Are Criminal HIV Transmission Laws Outdated?

9577810-close-up-horizontal-of-man-in-handcuffs-on-his-wrists-isolated-on-white-backgroundA man in Chicago has been accused of not disclosing to his partner that he was HIV-positive, despite knowing he was infected, the Chicago Tribune reports.

The 25-year-old has been charged by Cook County prosecutors with criminal transmission of HIV. According to prosecutors, he allegedly engaged in unprotected sex with his partner after repeatedly denying that he was infected.

The man is now being held in jail on a $75,000 bail. In the state of Illinois, knowingly exposing a person to HIV is considered a Class 2 felony, and is subject to three to seven years in prison and a fine of up to $25,000.

According to the CDC, more than 30 U.S. states have criminal HIV transmission laws, most of which were implemented during the early years of the AIDS crisis, which punish people who knowingly — and sometimes unknowingly — expose their partners to HIV without disclosing their statuses beforehand, even if their partners do not contract the virus. Punishments can range from hefty fines, to mandating a person register as a sex offender, to as much as 25 years in prison.

But are these sorts of laws fair or even effective? Many HIV/AIDS activists say no.

In October 2012, the HIV Medicine Association of the Infectious Diseases Society of America called for the repeal of all laws criminalizing HIV, writing: “Policies and laws that create HIV-specific crimes or that impose penalties for persons who are HIV-infected are unjust and harmful to public health around the world.” It also argued that the laws only contribute to stigmatization and discrimination of people living with HIV/AIDS.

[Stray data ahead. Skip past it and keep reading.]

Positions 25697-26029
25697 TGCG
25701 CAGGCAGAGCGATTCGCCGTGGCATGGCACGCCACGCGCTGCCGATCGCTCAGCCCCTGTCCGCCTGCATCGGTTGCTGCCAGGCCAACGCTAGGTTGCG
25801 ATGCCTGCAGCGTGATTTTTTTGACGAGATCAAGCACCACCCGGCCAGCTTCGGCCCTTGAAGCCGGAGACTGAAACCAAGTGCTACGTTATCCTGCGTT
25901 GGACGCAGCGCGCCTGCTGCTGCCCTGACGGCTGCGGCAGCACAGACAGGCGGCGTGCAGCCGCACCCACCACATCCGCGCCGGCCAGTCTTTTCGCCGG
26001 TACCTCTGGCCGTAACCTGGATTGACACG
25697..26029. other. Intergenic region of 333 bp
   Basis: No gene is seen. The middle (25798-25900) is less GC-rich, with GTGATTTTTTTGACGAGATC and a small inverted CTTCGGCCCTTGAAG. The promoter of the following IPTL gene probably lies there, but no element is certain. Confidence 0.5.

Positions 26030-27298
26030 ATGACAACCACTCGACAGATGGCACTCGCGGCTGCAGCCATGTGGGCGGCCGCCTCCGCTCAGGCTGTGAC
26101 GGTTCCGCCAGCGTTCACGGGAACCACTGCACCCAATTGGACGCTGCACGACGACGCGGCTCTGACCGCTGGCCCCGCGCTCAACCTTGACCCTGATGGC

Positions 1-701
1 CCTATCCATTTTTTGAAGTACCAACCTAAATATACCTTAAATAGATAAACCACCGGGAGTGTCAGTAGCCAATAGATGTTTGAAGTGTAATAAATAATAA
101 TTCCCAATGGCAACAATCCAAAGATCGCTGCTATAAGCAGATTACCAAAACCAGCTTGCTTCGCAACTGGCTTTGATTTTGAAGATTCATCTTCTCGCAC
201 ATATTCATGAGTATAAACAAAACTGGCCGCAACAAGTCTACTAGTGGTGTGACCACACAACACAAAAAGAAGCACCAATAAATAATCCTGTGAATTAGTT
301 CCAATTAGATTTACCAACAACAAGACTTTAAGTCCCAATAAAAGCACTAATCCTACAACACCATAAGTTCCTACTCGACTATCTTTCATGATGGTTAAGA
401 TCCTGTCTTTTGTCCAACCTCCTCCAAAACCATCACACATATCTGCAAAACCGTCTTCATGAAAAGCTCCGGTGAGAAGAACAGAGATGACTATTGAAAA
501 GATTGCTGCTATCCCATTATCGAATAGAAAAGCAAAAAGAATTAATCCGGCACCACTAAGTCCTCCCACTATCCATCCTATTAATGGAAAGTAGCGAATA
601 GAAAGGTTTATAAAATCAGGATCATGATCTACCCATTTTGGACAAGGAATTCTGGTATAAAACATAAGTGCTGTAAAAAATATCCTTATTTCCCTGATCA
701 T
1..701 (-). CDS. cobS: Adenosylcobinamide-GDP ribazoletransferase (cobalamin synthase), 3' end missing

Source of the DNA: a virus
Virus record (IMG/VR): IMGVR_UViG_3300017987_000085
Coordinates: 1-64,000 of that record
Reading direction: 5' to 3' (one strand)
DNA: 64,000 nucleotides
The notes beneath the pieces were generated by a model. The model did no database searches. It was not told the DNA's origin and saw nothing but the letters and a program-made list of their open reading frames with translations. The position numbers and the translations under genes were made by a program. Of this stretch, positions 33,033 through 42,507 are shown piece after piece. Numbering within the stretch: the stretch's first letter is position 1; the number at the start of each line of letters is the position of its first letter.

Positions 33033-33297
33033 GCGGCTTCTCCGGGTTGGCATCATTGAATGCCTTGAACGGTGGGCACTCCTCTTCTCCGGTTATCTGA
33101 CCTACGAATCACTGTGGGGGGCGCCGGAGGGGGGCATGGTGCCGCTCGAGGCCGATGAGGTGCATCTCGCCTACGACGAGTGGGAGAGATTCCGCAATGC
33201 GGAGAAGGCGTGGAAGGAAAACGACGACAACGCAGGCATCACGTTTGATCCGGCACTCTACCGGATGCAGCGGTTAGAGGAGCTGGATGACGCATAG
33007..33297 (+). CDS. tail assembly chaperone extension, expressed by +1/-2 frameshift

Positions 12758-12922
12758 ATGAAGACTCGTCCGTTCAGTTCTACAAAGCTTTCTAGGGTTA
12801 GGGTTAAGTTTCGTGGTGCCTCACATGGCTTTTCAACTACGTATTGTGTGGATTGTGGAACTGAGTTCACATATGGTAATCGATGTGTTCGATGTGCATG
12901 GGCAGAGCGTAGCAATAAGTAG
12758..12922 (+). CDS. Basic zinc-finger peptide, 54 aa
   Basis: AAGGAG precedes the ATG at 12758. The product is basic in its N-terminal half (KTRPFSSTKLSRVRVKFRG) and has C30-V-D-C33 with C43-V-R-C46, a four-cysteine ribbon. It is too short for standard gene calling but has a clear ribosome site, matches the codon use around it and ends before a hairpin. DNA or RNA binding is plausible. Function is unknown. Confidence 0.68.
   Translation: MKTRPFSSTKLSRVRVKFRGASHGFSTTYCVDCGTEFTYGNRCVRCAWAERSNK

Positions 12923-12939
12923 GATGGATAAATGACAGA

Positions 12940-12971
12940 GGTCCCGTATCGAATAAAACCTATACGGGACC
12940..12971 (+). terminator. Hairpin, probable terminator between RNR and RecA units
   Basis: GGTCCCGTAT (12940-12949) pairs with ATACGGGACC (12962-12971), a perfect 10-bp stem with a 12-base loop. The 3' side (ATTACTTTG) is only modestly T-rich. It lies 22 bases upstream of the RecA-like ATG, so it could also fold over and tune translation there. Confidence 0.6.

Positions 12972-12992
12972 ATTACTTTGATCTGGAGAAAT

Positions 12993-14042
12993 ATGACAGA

Sean Strub of the Sero Project, a group that is dedicated to fighting HIV stigma, echoed this sentiment this week when he told Windy City Times“HIV criminalization is making the epidemic worse because of how it drives stigma, and discourages people at greatest risk from getting tested and those who test positive from accessing treatment.”

“These prosecutions typically have nothing to do with HIV transmission,” he added. “They are most often about whether or not the person with HIV can prove they disclosed prior to having sex. Whether a condom was used, or the person’s viral load was even detectable, doesn’t matter, nor does the science.”

Strub also noted that there are no laws punishing the transmission of more widespread sexually transmitted diseases and infections.

“More U.S. women died last year of cervical cancer from strains of HPV than died of AIDS from HIV,” he said. “But we’re not prosecuting people for failing to disclose they carry HPV.”

Strub believes laws against HIV transmission are designed to unfairly target gay men and other minority groups.

“Unlike HIV, [HPV] isn’t specifically associated with gay men, people of color and people who use drugs,” he explained. “HIV criminalization is about targeting specific groups of people, not about preventing disease.”

What do you think? Is it time we stopped criminalizing HIV? Sound off in the comments section below.


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